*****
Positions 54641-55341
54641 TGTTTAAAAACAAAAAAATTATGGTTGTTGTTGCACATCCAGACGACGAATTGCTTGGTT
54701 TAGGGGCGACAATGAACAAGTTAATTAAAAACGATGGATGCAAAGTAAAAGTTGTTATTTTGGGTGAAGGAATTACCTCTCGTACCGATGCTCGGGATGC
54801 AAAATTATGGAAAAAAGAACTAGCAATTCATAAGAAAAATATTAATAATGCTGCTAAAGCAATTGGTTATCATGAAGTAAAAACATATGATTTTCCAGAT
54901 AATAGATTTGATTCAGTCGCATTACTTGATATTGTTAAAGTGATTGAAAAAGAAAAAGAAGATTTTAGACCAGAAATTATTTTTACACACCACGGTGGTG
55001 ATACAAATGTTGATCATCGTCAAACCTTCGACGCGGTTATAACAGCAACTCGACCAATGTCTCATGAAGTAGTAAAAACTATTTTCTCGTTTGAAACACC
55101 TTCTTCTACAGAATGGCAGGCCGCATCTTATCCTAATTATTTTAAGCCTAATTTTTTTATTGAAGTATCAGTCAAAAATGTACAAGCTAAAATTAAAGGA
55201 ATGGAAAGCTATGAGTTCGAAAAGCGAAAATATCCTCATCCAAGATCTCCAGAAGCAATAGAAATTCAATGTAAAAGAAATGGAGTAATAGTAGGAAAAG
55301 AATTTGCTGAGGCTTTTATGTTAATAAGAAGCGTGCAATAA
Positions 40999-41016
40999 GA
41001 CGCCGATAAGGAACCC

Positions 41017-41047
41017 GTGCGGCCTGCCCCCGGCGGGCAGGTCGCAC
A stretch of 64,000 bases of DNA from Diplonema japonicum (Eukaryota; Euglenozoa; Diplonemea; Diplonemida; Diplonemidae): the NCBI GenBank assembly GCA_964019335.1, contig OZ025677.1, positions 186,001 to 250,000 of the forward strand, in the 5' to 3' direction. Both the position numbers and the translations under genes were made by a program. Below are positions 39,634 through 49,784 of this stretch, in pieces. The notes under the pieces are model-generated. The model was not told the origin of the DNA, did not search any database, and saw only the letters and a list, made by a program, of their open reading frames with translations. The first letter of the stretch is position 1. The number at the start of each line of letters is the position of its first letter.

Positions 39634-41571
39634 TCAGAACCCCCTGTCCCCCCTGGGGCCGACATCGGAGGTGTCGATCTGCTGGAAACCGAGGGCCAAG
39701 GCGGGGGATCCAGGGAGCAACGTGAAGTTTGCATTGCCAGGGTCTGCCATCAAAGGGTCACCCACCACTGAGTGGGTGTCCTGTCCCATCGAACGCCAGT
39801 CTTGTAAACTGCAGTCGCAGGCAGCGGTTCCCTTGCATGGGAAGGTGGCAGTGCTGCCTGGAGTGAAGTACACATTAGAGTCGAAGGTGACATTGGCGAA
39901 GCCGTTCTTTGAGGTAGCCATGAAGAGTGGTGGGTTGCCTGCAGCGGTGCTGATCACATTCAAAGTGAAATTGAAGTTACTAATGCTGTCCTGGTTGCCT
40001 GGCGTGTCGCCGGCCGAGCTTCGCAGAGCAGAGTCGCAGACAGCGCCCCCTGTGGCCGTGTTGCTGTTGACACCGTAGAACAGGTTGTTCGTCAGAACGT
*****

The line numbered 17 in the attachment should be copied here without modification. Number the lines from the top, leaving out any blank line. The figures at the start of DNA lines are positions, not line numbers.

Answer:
39634 TCAGAACCCCCTGTCCCCCCTGGGGCCGACATCGGAGGTGTCGATCTGCTGGAAACCGAGGGCCAAG